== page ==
Because I can! It’s now Columbia Pictures. The thing is, they’re very loyal, and because of my experience with them, and their experience with me, when I move to the left, they know what I want. Henry knows that. When I look up they know that I’m shooting the sky. And it’s so easy for me. When I did a hundred camera setups I had four cameras – it’s a battle scene. Before I charge in, I shot first my heroes, then I did the reverse. It was eight hour work, but at least we had the record. I wasn’t counting, I had no intention of going for the record, I just wanted to finish it because the budget is so.

I noticed that in your filmography, the number of films for the international market start to drop off around 1994, ’95. Even the local market started to feel the effects of a general downturn in the mid 90s.

The local films hopefully will not die, but they’re only making thirty films here. We used to make 250 local films [a year].

But the downward trend seems to have happened in the mid 90s?

Yes, even in LA. Corman, API told me no more small films. Because what the majors did, they were doing our small films, but the difference is they put stars, and they put names on the box – and our films had no names on the box. So when you go to Blockbuster, you look for Seagal or Wesley, then I have “George Smith”, they don’t rent it. So that kind of product went down. Now it’s coming back, because Sony are using names, Tom Berenger, so they can sell, and they are willing to spend money.

The fact that Quentin would even consider a Filipino part in his film surely shows his love of Filipino films?

Because of our relations. I picked up my phone and he said he wants you to do the black gang [film]. I did research, it’s a very good story to translate, because of the culture. I’ll have a Filipino coming from Manila, the culture shock, and he’s brought into the gang, they’re all mean. But that’s what [Quentin] wants. Robert [Rodriguez], Mexican, it’s that kind of film. We’ll do it next year. We’ll see. Very nice man. I told him, “You’re a jewel that was discovered. You’re different, you have your own following.” I said I’m very humbled for this privilege. He interviewed me for two hours! I was surprised, he remembered my films more than me. It’s embarrassing! He said, “You know the stars of The Muthers (1976)…” I said I’d forgotten their names! And he told me, “That’s my favourite film.” I said I didn’t like it. Although I did…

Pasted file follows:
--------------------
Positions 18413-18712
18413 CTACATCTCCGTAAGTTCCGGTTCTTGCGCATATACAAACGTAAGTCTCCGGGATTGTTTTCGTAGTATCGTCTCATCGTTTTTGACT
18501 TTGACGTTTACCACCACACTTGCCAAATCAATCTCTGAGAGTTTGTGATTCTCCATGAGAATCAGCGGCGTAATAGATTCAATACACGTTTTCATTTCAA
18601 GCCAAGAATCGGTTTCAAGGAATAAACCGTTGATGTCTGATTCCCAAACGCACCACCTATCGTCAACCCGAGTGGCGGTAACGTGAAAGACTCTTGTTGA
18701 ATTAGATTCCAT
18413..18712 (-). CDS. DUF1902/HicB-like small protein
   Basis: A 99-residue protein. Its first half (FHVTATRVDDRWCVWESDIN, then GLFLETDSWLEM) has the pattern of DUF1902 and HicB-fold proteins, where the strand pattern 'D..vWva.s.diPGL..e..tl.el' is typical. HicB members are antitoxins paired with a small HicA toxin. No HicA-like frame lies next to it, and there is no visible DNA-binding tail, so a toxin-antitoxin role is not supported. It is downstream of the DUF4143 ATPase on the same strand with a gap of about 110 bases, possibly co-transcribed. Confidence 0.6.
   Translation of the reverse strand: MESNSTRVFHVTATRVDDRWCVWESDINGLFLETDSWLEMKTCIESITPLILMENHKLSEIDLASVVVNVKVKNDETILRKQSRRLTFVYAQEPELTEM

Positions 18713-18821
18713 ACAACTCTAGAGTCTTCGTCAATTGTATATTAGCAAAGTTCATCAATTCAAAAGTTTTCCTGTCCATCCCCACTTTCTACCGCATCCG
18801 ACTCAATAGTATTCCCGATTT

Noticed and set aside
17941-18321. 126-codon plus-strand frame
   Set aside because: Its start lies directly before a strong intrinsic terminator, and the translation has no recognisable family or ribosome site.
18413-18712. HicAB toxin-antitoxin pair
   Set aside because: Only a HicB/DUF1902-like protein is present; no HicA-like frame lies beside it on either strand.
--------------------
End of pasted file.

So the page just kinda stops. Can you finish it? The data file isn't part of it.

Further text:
Obviously Quentin’s Grindhouse (2008) is a direct reference to the films you were making in the Seventies – particularly the ones you produced for Gerry de Leon and Eddie Romero. The packaging was quite exploitative…

It’s exploitation!

Yes, but the filmmaking itself is really good low-budget filmmaking. People forget that Eddie and Gerry are now both National Artists – these guys were great filmmakers, and those were technically good films.

Quentin Tarantino at Cinemanila festival 2007, with (l-r) Eddie Romero, Cirio & Tikoy Aguiluz

We’re doing a film, Quentin is writing a script about that era, that an American company is shooting a women in cages in Manila. That’s one of his projects. I said that we’ll do it. It’s fun – the problems behind, etc. We had a lot of problems shooting small films. We’re told you only have $85, 100 thousand, and when the money’s finished, go home. So shoot the beginning and the end, whatever happens… [Quentin] was laughing, he knows what happened. And he said, “I want to do a film like that.” Because Grindhouse is a double program. His is 90 minutes with Kurt Russell, Robert’s is 80 minutes, Bruce Willis is a guest. But his one is like The Fast And The Furious, it’s a racing car. I saw part of the dailies, it’s great. I hope it makes money.